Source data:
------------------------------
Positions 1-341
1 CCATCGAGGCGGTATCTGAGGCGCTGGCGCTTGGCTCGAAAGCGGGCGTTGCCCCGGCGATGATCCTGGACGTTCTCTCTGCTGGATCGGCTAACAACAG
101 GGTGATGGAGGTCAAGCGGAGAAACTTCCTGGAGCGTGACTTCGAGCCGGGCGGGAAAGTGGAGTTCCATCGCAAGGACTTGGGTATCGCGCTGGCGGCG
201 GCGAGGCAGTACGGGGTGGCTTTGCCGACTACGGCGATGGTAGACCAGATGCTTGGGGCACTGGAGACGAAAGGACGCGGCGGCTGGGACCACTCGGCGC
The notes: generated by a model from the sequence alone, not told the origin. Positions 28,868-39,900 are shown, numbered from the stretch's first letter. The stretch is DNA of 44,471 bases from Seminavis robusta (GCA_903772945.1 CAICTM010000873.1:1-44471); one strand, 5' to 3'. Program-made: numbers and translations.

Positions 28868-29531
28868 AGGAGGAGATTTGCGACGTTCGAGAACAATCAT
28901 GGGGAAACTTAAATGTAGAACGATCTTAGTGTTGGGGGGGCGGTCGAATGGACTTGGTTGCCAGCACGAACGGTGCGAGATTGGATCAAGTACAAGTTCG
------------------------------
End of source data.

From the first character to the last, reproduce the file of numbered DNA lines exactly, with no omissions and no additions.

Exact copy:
Positions 1-341
1 CCATCGAGGCGGTATCTGAGGCGCTGGCGCTTGGCTCGAAAGCGGGCGTTGCCCCGGCGATGATCCTGGACGTTCTCTCTGCTGGATCGGCTAACAACAG
101 GGTGATGGAGGTCAAGCGGAGAAACTTCCTGGAGCGTGACTTCGAGCCGGGCGGGAAAGTGGAGTTCCATCGCAAGGACTTGGGTATCGCGCTGGCGGCG
201 GCGAGGCAGTACGGGGTGGCTTTGCCGACTACGGCGATGGTAGACCAGATGCTTGGGGCACTGGAGACGAAAGGACGCGGCGGCTGGGACCACTCGGCGC
The notes: generated by a model from the sequence alone, not told the origin. Positions 28,868-39,900 are shown, numbered from the stretch's first letter. The stretch is DNA of 44,471 bases from Seminavis robusta (GCA_903772945.1 CAICTM010000873.1:1-44471); one strand, 5' to 3'. Program-made: numbers and translations.

Positions 28868-29531
28868 AGGAGGAGATTTGCGACGTTCGAGAACAATCAT
28901 GGGGAAACTTAAATGTAGAACGATCTTAGTGTTGGGGGGGCGGTCGAATGGACTTGGTTGCCAGCACGAACGGTGCGAGATTGGATCAAGTACAAGTTCG